And the Wench spoke all these words:
"I am the Wench thy Wench, which brought the out of the land of Singleness, and into the House of Bondage.
And the male saw the thunderings, and the lightnings, and the noise of the Wench, and the Wench smoking: and when the male saw it, he removed, and stood afar off. And he said unto the Wench's friend, Speak thou with me, and I will hear: but let not the Wench speak with me, lest I die. And her friend said unto the male, Fear not: for the Wench is come to prove you, and that her fear may be before your face, that ye sin not.
- Wenchedus 20:1-20
*This word intentionally left ambiguous
**Repeated for emphasis
Here I sit, relaxing in the library. The week has been good, the weekend, though IMPACTED, should be good as well. And I have dreams.... dreams of food.
But enough of that, I have more than a dream, indeed, more than any mortal tale. I bring a Word of Wisdom from our Brother Wheeler. He spoke, it is true, in a moment of weakness. But his words resound nonetheless. Here they are.
"I could do it like that one guy in that one fantasy I read."
I do not know what he intended. The context of these words is also lost. But one thing remains, the words themselves. Perhaps their publishment will bring joy to some poor, blind Guatemalan.
Here are some spam-tastic IP's of note.
1:47 am - I have finished my last BibLit journal, and sit back to survey my work. I have written something I want to believe. Maybe its the late hour, but I'd like to believe I can think like this throughout the whole day.
Shadrach, Meshach, and Abednego. Three well known men who stood up to the king. They refused to bow down or worship the image he had set up. They did not fear the king's decree, and they visible defied his orders. And even if God had not saved them from the fiery furnace, they would have been every bit of what they were, true believers.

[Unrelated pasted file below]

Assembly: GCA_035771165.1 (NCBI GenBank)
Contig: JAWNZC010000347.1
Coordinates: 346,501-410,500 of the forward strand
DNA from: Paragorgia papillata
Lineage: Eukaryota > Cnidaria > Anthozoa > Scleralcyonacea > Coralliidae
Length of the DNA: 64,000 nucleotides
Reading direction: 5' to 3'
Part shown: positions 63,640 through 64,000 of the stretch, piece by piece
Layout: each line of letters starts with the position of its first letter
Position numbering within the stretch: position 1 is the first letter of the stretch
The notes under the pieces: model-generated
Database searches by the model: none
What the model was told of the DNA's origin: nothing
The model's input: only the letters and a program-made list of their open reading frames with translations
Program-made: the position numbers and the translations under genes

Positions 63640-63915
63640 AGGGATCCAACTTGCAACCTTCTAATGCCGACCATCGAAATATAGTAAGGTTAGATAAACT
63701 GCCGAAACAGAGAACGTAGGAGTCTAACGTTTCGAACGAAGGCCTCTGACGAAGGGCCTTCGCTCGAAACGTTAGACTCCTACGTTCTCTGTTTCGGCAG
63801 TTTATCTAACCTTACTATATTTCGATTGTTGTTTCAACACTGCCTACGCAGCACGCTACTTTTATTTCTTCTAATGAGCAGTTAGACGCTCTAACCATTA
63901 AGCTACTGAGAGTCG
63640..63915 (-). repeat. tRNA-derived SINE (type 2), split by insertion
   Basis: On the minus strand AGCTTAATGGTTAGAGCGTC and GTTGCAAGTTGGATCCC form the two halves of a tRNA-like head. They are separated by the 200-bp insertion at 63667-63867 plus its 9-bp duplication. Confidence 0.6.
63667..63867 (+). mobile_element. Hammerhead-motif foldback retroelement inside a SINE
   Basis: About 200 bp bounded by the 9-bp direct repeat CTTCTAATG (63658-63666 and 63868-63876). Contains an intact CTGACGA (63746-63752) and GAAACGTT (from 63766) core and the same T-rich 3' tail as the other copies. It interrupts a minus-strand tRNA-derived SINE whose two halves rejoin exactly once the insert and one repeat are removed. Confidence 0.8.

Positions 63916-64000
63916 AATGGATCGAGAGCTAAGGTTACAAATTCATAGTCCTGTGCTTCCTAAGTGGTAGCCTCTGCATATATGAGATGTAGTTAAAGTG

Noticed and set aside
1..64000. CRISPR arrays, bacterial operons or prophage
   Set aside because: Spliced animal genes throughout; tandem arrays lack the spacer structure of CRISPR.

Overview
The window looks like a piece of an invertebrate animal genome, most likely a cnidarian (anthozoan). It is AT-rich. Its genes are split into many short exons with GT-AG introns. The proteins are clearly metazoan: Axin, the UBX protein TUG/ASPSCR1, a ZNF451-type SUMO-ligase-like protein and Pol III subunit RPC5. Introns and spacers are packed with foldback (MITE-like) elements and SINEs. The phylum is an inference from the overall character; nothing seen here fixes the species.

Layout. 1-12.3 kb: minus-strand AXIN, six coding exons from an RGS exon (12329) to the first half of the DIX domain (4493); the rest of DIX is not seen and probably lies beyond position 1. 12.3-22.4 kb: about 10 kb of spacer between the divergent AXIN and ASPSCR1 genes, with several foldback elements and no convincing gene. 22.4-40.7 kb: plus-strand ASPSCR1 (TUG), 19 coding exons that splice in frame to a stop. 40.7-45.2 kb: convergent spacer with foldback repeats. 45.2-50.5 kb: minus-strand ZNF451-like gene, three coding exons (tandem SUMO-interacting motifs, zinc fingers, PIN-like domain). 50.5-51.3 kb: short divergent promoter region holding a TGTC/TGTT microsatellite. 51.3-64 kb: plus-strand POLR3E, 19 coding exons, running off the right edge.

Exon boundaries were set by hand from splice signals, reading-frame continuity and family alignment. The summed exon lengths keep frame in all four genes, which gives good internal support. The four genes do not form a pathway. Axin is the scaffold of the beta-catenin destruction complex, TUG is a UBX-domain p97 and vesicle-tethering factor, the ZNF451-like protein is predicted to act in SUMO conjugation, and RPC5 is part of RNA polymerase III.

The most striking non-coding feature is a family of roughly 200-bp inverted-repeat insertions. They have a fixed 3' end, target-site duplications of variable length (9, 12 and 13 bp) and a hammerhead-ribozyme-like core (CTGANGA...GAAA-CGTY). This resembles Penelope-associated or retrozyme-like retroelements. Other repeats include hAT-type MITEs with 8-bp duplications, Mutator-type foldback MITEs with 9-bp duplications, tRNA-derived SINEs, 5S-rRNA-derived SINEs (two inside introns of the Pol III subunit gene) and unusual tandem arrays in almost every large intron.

Idealism is often frowned upon in modern culture. Yes, it's good to have dreams. Sure, you ought to think outside the box. But to believe something that defies logic, to live for something that cannot be proven, that is just stupid. If the three Hebrew friends were alive today they would doubtless be laughed at. Dieing because they couldn't let an old man have his eccentricities? It's ridiculous. Yet, it is just their missing idealism that today's Christians so desperately need. In an age when all must be proven or perish, we must stand as they did: not on what we see with our eyes, but on what we see with our hearts. Idealism and faith go hand in hand. Is it so hard to believe that the path to the infinite God would lie outside of our understanding? If we truly seek a meaning beyond our physical universe, we must live as if there is something beyond our physical universe. We must live as Idealists, faithful to that which cannot be seen.
The Blog: Hello Moore.
Self: Hello Blog.
The Blog: I haven't seen you in a while. Where have you been? Do you still love me?
Self: Of course I love you, I've just been busy.
The Blog: To busy to spend time with me? Aren't I important to you?
Self: Of course you're important to me. Why else would I have spent hours on you over the past year? It silly to think I don't love you.
The Blog: I'm not silly, I'm important. Besides, if you really thought I was silly you wouldn't pay attention to me.
Self: What? I do pay attention to you, it's just that I've had a lot to do. I've had tests, papers, and general Mayhem regarding the Mexico trip.
The Blog: Is the trip more important then I am? Don't I try hard to entertain you? Am I not good enough?
Self: That has nothing to do with this. You are important, and you're a very good blog. I just don't always have the time to do what I want to do.
The Blog: Then you don't love me. You have more important things.
Self: I give up. You don't make any sense.